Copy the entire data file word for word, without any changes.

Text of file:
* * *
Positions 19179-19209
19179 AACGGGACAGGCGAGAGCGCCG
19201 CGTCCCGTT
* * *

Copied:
Positions 19179-19209
19179 AACGGGACAGGCGAGAGCGCCG
19201 CGTCCCGTT